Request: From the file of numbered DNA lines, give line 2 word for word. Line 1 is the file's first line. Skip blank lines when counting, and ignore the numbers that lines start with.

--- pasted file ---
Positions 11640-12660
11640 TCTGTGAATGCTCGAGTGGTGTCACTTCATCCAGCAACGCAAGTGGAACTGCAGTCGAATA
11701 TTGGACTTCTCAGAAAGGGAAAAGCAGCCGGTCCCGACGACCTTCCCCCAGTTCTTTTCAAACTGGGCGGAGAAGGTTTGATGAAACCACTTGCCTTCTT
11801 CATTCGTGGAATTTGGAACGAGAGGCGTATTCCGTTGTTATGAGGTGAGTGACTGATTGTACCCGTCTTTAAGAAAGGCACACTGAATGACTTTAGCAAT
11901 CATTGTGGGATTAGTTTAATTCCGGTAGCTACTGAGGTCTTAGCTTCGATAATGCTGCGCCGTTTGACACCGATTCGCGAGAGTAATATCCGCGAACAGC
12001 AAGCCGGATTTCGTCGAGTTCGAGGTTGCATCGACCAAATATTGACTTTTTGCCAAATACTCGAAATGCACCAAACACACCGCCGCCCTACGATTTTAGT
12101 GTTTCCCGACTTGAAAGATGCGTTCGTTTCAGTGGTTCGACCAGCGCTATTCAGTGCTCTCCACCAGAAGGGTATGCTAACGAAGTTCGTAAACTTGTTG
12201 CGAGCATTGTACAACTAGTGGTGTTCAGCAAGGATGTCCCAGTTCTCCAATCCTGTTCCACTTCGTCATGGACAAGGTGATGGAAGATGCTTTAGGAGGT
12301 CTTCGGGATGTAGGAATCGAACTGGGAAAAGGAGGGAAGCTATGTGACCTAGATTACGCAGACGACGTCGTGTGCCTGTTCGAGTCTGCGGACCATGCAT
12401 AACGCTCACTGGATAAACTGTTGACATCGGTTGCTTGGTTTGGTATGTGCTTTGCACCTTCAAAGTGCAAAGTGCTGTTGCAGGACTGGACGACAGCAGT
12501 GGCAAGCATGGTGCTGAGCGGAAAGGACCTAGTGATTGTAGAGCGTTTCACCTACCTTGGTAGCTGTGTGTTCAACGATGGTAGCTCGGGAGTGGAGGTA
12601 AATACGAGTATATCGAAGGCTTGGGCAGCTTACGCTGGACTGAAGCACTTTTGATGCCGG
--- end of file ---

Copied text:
11640 TCTGTGAATGCTCGAGTGGTGTCACTTCATCCAGCAACGCAAGTGGAACTGCAGTCGAATA